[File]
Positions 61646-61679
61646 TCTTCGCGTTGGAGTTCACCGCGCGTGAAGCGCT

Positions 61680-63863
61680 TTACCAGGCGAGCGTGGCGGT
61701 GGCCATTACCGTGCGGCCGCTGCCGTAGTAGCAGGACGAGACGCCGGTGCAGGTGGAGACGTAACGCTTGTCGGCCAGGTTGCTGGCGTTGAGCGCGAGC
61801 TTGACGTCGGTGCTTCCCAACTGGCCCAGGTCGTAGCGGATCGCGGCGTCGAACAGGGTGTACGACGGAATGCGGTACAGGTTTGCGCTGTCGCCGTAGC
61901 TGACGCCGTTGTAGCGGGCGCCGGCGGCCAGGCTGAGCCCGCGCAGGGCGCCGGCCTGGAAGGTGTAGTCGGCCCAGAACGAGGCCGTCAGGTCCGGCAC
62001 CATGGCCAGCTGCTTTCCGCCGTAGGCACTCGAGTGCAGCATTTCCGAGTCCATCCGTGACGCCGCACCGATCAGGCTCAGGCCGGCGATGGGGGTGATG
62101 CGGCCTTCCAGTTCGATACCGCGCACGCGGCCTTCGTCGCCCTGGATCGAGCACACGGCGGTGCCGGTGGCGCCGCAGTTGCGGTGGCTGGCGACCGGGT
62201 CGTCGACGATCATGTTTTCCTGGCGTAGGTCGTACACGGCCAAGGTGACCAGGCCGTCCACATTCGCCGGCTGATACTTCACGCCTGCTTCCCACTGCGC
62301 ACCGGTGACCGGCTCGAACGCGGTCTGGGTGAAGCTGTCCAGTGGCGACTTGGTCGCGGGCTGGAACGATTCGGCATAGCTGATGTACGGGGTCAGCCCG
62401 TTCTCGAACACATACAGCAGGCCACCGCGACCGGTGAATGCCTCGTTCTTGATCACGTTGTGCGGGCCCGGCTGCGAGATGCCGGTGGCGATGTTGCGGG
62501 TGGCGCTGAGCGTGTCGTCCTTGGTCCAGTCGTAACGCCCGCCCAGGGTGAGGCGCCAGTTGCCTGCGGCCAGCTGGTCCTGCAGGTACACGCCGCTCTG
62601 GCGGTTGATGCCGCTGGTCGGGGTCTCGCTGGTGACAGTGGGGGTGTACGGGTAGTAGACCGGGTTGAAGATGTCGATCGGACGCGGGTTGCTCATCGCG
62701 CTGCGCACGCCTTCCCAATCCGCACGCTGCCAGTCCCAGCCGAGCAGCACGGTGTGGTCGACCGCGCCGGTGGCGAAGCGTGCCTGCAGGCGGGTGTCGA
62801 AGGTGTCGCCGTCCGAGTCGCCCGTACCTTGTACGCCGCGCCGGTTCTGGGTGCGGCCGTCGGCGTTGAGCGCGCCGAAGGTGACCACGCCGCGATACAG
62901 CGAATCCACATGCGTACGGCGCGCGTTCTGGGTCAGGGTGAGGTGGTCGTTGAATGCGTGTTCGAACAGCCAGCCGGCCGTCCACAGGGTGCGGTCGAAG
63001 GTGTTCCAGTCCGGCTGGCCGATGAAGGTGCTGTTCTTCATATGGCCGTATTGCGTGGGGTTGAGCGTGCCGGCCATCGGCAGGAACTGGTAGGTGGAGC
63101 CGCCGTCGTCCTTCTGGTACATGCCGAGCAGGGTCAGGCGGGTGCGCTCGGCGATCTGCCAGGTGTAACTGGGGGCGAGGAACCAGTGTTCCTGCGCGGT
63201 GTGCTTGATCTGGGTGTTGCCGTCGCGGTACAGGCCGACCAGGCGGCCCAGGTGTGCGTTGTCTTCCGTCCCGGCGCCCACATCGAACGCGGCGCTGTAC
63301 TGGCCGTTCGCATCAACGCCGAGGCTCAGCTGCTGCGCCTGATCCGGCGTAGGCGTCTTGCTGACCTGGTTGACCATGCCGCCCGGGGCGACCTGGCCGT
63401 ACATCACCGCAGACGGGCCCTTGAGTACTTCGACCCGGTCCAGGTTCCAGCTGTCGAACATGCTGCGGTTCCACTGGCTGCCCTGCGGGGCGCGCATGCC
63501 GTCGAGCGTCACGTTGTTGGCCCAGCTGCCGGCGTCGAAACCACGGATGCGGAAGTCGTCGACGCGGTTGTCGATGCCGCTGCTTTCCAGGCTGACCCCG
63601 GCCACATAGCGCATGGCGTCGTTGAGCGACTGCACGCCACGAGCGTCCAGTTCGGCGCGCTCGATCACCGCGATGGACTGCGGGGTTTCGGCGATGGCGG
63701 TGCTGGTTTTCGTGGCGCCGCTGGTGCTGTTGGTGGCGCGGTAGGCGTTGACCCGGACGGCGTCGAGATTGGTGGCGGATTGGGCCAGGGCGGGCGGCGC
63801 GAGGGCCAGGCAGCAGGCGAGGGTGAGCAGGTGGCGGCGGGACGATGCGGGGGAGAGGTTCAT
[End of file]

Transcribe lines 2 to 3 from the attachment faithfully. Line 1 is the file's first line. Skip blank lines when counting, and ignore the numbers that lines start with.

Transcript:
61646 TCTTCGCGTTGGAGTTCACCGCGCGTGAAGCGCT

Positions 61680-63863